Myself and other former employees are hoping to commence a class action wrongful dismissal suit against our former employer. One of the former employees still has the company laptop, but he never signed anything, nothing in the contract making any reference to company property.
In Canada the ESA (Employment Standards Act) stipulates that an employee must receive any money (pay) due as well as an ROE within 48 hours of the last day worked.
My question is can he hang on to the laptop until they comply with the ESA and give him his correct pay and Record of Employment.
Reader from Canada
While I am not familiar with the ins and outs of Canada employment law, I do believe I can address the question raised from this reader – bear in mind I am working from an U.S.A. perspective though conceptually my opinions are probably sound.
When an employee is terminated from any company, there is an expectation that all company property will be returned. If it is not, the company has the right to withhold monies for the company property from the employee’s last paycheck or to seek legal action for retrieval.
I am not sure how your friend was let go – sometimes we are brutal in how we do things here in the U.S. One colleague was met at the airport before boarding a flight by his boss and was fired on the spot. They took his phone, laptop and keys to his company car and told him to figure out how to get back home.
He was in sales and the company’s intent was to confiscate all customer information and ensure that it did not go with him.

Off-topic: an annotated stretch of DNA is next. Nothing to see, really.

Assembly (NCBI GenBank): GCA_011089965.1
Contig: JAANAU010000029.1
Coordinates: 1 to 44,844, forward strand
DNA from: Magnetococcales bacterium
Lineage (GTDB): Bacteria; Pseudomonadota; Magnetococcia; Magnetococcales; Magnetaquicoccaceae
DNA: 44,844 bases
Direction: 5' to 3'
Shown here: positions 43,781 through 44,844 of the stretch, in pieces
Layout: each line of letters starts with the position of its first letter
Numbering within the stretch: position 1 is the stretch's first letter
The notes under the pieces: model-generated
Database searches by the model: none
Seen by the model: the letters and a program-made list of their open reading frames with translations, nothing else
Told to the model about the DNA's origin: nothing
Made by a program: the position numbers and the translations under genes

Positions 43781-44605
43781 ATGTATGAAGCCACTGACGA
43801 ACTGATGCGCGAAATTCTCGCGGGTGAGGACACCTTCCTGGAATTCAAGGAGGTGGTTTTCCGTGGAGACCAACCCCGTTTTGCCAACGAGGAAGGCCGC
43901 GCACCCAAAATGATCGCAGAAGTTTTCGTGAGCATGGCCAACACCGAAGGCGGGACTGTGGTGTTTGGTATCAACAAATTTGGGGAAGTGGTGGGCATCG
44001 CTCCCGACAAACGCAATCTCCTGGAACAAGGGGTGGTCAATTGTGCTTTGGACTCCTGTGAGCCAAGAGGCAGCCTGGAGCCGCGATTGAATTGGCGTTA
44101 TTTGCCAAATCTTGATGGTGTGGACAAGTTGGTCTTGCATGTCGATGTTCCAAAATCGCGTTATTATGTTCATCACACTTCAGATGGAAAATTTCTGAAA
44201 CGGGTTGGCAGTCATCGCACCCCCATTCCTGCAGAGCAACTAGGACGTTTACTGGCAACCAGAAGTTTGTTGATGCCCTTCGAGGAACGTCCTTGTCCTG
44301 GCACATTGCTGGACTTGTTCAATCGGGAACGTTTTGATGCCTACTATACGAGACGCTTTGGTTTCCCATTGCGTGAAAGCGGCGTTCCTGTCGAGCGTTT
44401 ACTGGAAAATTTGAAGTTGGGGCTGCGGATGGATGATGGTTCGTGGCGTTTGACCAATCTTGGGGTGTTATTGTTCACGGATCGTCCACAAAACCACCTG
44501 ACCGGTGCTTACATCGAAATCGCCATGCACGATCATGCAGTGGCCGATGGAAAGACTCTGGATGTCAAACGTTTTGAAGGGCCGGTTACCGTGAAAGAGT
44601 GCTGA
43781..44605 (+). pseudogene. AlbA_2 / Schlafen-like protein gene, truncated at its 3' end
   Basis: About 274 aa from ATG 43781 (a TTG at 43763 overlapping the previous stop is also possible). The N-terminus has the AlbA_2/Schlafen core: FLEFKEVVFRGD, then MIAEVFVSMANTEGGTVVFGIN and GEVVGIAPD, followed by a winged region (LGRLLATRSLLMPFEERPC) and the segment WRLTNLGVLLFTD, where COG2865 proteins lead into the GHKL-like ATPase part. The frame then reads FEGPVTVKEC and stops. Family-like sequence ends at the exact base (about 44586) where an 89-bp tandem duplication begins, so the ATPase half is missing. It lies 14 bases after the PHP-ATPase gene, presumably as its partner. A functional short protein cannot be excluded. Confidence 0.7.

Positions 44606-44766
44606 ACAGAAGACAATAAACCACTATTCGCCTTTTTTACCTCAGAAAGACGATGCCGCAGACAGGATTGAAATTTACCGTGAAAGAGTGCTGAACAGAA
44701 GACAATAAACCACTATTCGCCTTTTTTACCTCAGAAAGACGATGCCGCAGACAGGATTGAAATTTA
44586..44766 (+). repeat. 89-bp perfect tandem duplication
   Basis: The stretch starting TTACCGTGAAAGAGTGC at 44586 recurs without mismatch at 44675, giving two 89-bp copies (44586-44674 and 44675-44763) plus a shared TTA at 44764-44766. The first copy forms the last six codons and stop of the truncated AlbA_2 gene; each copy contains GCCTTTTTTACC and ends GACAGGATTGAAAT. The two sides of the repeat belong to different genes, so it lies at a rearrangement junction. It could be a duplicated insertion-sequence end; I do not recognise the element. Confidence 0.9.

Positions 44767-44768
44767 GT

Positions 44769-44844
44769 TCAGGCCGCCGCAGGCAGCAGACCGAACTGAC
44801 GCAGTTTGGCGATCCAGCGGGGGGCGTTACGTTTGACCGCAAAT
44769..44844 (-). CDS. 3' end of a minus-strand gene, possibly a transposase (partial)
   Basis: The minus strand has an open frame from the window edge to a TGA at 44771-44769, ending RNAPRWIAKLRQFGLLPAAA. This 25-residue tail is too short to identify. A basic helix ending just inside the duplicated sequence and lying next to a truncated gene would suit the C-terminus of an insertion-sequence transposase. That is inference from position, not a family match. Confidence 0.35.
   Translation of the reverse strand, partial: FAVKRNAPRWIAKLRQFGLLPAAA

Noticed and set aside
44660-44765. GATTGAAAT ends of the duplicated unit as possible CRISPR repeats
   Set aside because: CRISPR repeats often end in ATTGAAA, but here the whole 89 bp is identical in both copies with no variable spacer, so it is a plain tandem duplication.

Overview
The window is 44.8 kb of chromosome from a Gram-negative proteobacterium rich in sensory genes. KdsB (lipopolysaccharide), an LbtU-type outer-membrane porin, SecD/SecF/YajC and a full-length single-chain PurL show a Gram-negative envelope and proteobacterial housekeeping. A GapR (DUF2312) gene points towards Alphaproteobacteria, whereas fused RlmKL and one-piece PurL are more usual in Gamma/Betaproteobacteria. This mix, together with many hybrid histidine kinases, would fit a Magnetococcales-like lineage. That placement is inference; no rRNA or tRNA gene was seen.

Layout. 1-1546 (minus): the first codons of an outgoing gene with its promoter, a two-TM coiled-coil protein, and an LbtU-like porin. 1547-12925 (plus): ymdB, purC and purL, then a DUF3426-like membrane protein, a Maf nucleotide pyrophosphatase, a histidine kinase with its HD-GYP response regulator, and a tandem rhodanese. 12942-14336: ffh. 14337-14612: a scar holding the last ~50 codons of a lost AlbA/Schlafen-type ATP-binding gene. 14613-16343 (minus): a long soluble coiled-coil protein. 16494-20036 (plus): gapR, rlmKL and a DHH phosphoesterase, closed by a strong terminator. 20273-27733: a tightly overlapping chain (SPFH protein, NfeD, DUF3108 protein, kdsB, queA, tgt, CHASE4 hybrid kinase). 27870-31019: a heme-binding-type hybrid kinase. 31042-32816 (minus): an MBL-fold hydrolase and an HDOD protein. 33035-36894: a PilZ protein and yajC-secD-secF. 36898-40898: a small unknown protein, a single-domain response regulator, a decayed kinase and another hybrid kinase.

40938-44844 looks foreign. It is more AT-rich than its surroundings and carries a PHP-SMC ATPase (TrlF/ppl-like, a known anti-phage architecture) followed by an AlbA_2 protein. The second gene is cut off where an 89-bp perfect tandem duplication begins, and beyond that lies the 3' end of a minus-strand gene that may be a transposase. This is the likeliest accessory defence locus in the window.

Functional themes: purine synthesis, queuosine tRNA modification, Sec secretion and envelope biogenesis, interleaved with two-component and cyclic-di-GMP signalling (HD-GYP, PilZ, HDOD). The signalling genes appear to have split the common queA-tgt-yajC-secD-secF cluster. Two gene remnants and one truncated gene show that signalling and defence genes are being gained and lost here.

In our court system sometimes the burden of proof can be argued on what would a reasonable person do or think. In the event there was no paper trail or documentation about the company laptop, would the average person believe it belonged to the company or to themselves? I think you know the answer to that question.
So, if the ex-employee continues to hang onto the computer, can the company now imply that the ex-employee is trying to steal company property or worse yet – customer or confidential information? How could that affect the company’s strategic position in the marketplace? The web now becomes much more complex.
The fact is your friend will not win by holding the computer hostage; perhaps the company has grounds for not making final payment and filing the ROE because his firing is more complicated with company property outstanding. No one else has this problem in your group and my hunch is that no one else has company property.
When pursuing a wrongful termination class action case, it is imperative that you and your colleagues do everything squeaky clean. Don’t give the company any ammunition. If he is calling his character into question, it will affect the rest of the group’s credibility.
Finally, I did find a website that indicated a ROE does not have to be given to the employee, it can be sent directly to Service Canada. That may solve the ROE issue, but it does not address the last pay being held back.